In mid-1906, espouses Alfredo and Flora Gobbi, and Eugenio López, from the Podestá troupe, traveled to London to make some recordings. The Gobbis (who also went by the surname Campos) registered 56 cylinders for Edison-Bell's Series 2M-9000, including the first recording of the Tango La Morocha by Enrique Saborido (with lyrics by Villoldo). And on July 19 of the same year, the Gobbis and López, arrived in New York from Liverpool on the liner Majestic.

They were in the US to record for Berliner’s Victor Company, in their Philadelphia recording studio. Over the next two weeks they recorded dozens of tracks, with solo and duo renditions of many popular songs, milongas (camperas), monologues, recitations, and even comic dialogues. They also recorded a few Tangos, including some by Antonio Podestá, some by Villoldo, and a new version of La Morocha.

The momentum was building up, and the American "Victor Argentine Orchestra" was formed to record in Philadelphia, alongside the Gobbis. The Orchestra recorded two dozen instrumental tracks, including several Tangos from Argentine composers like Rosendo Mendizábal and Próspero Cimaglia. They also recorded instrumental versions of La Morocha, and Villoldo's El Choclo. Both Tangos were huge hits in Argentina, as well as in the US and in Europe. After the Philadelphia sessions, the Gobbis returned to Buenos Ayres.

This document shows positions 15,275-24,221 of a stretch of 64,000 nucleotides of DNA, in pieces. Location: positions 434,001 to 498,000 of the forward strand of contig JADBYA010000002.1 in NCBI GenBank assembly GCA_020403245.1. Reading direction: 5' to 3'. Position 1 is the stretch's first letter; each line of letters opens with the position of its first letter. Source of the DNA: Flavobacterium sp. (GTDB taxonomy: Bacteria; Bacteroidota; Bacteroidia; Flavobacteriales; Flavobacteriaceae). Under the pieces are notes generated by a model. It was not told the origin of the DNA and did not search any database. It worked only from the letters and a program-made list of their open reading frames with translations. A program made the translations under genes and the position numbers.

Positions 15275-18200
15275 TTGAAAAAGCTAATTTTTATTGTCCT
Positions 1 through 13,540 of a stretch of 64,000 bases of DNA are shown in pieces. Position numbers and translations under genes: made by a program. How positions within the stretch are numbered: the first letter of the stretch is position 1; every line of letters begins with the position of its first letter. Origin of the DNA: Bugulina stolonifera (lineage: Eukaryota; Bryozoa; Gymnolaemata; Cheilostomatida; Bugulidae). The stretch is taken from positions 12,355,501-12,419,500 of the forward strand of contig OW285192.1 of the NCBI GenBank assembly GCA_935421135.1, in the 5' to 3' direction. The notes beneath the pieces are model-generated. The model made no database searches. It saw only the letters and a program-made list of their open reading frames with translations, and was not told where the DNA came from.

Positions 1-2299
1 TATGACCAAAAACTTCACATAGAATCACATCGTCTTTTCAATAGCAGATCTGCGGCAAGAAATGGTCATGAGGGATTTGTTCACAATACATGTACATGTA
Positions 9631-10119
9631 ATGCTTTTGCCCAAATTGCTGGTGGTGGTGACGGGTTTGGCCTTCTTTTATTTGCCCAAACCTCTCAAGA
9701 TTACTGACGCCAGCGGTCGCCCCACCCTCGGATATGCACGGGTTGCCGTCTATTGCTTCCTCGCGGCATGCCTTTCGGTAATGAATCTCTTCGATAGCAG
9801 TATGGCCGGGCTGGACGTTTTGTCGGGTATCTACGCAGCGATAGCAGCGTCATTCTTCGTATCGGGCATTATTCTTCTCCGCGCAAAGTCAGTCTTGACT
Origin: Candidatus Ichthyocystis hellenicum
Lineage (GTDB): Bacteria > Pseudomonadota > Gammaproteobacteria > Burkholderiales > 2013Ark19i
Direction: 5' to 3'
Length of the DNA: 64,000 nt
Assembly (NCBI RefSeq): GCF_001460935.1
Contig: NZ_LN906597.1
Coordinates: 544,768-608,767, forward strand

In an apocryphal story, told by Enrique Saborido himself, the Tango La Morocha arrived in France in 1906 aboard the frigate Sarmiento. The pride of the Argentine Navy since its construction in 1898, the ship sailed across the oceans, in goodwill missions representing the Argentine Republic. The French press took interest in the ship since early on, but there is no evidence it went to France in 1906. But in August 1907, the frigate did visit Bordeaux, and from there Commander José Moneta and some officers went a few days later to have dinner with President Fallières in Rambouillet. And on August 9th they even offered a social gathering of sorts aboard the frigate, with music and dance.

On June 21, 1907, the Gobbis were back in the US on the S.S. Byron (which sailed from Santos, Brazil). Columbia invited them to record in the studios in Bridgeport, Connecticut, where they recorded yet another version of La Morocha. These recordings were eventually released in the Columbia T Series, which was produced for the Argentine market through 1920. Since 1906, Columbia was also recording Tangos with Charles A. Prince's Military Band, which used the name "Banda Española" to market Tangos to the Spanish-speaking markets. Among others, they recorded a brilliant version of El Choclo, with Alfredo Gobbi doing the introduction.

The Gobbis returned to Buenos Ayres later that year, where they recorded yet again for Victor. They truly were all over the place those years, recording for the Gath & Chaves, Era and Homokord labels in Europe the next year.